METRO PLUS

Children will love it

PLENTY OF EXCITEMENT HERE At the miniature city Madurodam

PLENTY OF EXCITEMENT HERE At the miniature city Madurodam  

You don't have to be an adult to have fun in this wonderful place. Children will surely freak out with so many parks and woods

Of course, everybody knows Holland is beautiful, with its lovely canals, windmills and countryside. Except that given its capital Amsterdam's unfortunate reputation as a city teeming with crowded, smoky bars and sleazy vice-dens it's considered highly unsuitable for children, considering their "impressionable minds." Naturally, it never quite tops the list as a "kid-friendly" European destination, and even those enterprising few who do drag their children along, seldom venture beyond the "tame" attractions canals and museums. Ha! As if six-year-olds really care for post-Impressionist painters and their masterly brush-strokes! Typically, children have a different definition of holiday than adults do; while a snotty spa or a shopping-spree might "make" an adult's day, children are happier merely mucking around. And Holland, we can assure you, is full of places where children can do just that, while parents can (as the terribly clichéd saying goes) indulge the child within. Here, we suggest some child-friendly places in and around Amsterdam; while the list is by no means comprehensive, it might still give you a few ideas, so that you may, if you wish, weave it into your itinerary.

Parks and woods

If your child is neither the arty sort, nor blessed with an exceptionally long attention span, you would do well to visit the city's many parks and woods. Amsterdamse Bos is perhaps the best bet. Nestled between the city and Amstelveen (a suburb), these sprawling, man-made woods are really outstanding. You can take a stroll, rent a bike and cycle around in the well-laid out paths, plunge into the paddling pool (in summer) and best of all, feed baby (and big) goats out of a teeny-weeny bottle. During the summer months, you can also hop into the Museum Tram from here (old-fashioned trams, which once were in use in Holland and other parts of Europe) for a lovely ride to the leafy, picturesque suburbs, south of the city.

Summer destination

Amstel Park, where Dutch families head to during the summer months, is yet another open space that's often overlooked by tourists. Children can go around the big park atop the cute little toy-train, play with goats in the pet-farm, ride a fat pony and top it all off with ice-lollies. Animal lovers can always head to the Artis Zoo; and interestingly, you can buy a combined canal-ride and entrance ticket from the cruise-companies near the Central Station, and jazz up the visit a bit.Close to the centre stands another remarkable building the Nemo Science Museum; and unlike most educational centres, it definitely doesn't bore children to tears. In fact, children have often shown great reluctance to leave the magical premises, where they are actively encouraged to "explore, experiment and experience"; in summer, the sun lounge on the roof affords panoramic views of the city. The other must-visit museum for children is the Anne Frank Huis a sobering visit, yes, but it is sure to sensitise children to the atrocities committed in the past. Holland, as the jokes go, is such a small place, that if you drive for a couple of hours, you're in the next country! Nevertheless, we list here only the attractions close to Amsterdam, so that you don't spend too much time travelling. Windmills, so typical of the Dutch countryside, is something that appeals to both the young and the old; and to see a row of working windmills, head straight to Zaanse Schans, a mere half-hour by train from Amsterdam. Besides the windmills, there are many interesting museums and ferry rides to enthral kids.The Zuiderzee museum at Enkhuizen, again, not far from Amsterdam, is a must on your itinerary. In this museum-village, 130 buildings have been carefully reconstructed to give one an idea of how the area looked in the past; children are sure to love the dressing up room, where they can don the traditional costumes of Dutch fisher-folk, and the classroom from the early 1900s replete with inkpot and old-fashioned nib-pens! There is also a store where you can buy hard-boiled sweets in a little twist of paper.The miniature city Madurodam, close to The Hague, is also popular with children, who squeal with delight when they see buildings much smaller than themselves. Little trains chugging along tiny tracks, a bird's eye view of the famous Schipol airport and an ice sculpture pavilion in winter all make it a hot favourite. Close-by, the Scheveningen is a beautiful beach that you can visit, just as long as it isn't a cold, windy day. Finally, if you do have a few hours to spare, do visit the fantastic Dolphinarium, located in the little seaside town, Harderwizk. The main dolphin and sea-lion shows are simply spectacular. Adults and kids alike clap till their hands hurt; besides, there are many other marine-animal acts and a beautiful beach to keep you busy for several hours.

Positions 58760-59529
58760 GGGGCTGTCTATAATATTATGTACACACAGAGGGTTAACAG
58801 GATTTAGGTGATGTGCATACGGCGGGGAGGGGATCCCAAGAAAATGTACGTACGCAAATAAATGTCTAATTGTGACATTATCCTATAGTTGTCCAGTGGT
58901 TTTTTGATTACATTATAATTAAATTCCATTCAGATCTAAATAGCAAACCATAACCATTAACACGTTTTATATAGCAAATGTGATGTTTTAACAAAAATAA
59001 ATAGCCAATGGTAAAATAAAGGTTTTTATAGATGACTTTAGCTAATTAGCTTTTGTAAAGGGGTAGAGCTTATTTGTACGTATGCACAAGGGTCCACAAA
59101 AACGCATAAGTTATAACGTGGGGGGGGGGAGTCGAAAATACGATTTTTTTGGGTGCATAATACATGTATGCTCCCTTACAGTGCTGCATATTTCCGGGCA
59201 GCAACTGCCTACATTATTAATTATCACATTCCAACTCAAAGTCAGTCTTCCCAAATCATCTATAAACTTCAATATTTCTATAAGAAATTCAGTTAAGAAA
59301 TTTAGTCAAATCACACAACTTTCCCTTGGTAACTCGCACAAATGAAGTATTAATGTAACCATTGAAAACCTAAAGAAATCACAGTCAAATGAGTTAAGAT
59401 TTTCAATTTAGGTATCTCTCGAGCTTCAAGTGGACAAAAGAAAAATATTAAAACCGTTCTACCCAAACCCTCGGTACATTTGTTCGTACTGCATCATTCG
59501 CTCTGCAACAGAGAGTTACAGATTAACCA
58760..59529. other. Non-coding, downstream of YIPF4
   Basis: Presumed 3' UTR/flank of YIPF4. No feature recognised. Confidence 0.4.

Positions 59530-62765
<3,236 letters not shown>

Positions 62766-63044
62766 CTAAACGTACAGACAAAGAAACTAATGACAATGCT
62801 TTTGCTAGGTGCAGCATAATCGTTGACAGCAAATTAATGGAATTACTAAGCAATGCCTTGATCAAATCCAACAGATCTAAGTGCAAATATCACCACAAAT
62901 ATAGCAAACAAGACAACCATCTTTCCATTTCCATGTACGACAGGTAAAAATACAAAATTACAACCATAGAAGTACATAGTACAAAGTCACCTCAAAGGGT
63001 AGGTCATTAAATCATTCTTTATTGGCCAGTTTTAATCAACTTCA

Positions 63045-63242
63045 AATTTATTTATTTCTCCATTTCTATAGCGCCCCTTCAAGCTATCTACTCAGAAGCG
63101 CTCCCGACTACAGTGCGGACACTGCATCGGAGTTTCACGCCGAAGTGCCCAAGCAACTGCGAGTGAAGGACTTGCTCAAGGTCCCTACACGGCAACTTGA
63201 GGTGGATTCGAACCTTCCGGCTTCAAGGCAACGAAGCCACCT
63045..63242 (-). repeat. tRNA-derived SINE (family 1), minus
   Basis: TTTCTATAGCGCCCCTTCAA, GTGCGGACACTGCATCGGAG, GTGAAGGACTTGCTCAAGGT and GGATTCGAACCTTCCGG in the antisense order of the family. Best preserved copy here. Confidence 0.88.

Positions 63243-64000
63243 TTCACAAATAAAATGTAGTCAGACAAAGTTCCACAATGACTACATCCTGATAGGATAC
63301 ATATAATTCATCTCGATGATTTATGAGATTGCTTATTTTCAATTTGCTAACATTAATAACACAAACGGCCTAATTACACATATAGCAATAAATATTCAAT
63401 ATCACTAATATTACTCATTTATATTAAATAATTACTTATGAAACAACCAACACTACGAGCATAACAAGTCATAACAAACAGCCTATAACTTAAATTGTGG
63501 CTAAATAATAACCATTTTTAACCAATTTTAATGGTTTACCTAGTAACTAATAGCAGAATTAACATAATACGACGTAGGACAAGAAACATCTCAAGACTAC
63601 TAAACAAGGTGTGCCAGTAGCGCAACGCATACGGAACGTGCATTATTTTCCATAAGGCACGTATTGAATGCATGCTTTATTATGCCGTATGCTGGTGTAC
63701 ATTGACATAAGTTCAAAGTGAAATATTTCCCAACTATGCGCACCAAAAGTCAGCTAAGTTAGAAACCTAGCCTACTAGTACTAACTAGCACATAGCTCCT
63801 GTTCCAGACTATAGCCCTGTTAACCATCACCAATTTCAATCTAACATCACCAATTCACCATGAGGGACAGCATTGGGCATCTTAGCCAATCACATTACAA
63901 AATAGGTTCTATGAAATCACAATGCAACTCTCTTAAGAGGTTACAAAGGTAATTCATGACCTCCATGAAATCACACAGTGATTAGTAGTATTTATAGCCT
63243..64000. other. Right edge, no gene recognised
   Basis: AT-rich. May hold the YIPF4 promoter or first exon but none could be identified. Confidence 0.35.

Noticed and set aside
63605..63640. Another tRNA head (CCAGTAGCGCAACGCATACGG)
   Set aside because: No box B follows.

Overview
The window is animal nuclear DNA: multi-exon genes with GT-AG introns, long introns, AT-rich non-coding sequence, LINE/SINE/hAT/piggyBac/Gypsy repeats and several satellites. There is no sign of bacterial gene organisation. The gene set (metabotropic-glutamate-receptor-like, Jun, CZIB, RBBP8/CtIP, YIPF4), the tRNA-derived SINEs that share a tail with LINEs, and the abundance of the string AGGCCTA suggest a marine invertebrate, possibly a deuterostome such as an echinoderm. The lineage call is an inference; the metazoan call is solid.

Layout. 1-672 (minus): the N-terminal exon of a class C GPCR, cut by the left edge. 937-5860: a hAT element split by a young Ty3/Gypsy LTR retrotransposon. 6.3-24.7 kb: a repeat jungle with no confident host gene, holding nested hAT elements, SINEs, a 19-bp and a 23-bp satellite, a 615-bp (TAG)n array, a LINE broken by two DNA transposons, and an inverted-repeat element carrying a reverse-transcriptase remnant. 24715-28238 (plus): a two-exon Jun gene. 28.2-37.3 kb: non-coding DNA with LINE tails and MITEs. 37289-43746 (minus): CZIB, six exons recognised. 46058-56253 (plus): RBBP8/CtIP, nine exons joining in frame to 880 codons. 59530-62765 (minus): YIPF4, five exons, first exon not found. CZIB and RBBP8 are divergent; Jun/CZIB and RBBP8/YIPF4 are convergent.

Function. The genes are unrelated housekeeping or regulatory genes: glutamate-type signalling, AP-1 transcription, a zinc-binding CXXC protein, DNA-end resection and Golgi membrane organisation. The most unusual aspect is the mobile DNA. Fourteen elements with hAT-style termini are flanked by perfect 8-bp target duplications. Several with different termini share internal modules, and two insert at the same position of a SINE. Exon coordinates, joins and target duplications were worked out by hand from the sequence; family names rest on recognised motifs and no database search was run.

* * * What to do Ask the tourist office for route-maps and local transport information.If your child is a roller-coaster freak, you don't have to go all the way to Euro-Disney. Holland has its share of amusement parks (Efteling, Walibi World)For some dramatically different boarding options, you could consider caravans and castles.Amsterdam also has huge indoor play areas (Tun-fun, Chimpie-Champ); so if the weather is bad, let your children expend energy on the trampoline.APARNA KARTHIKEYAN

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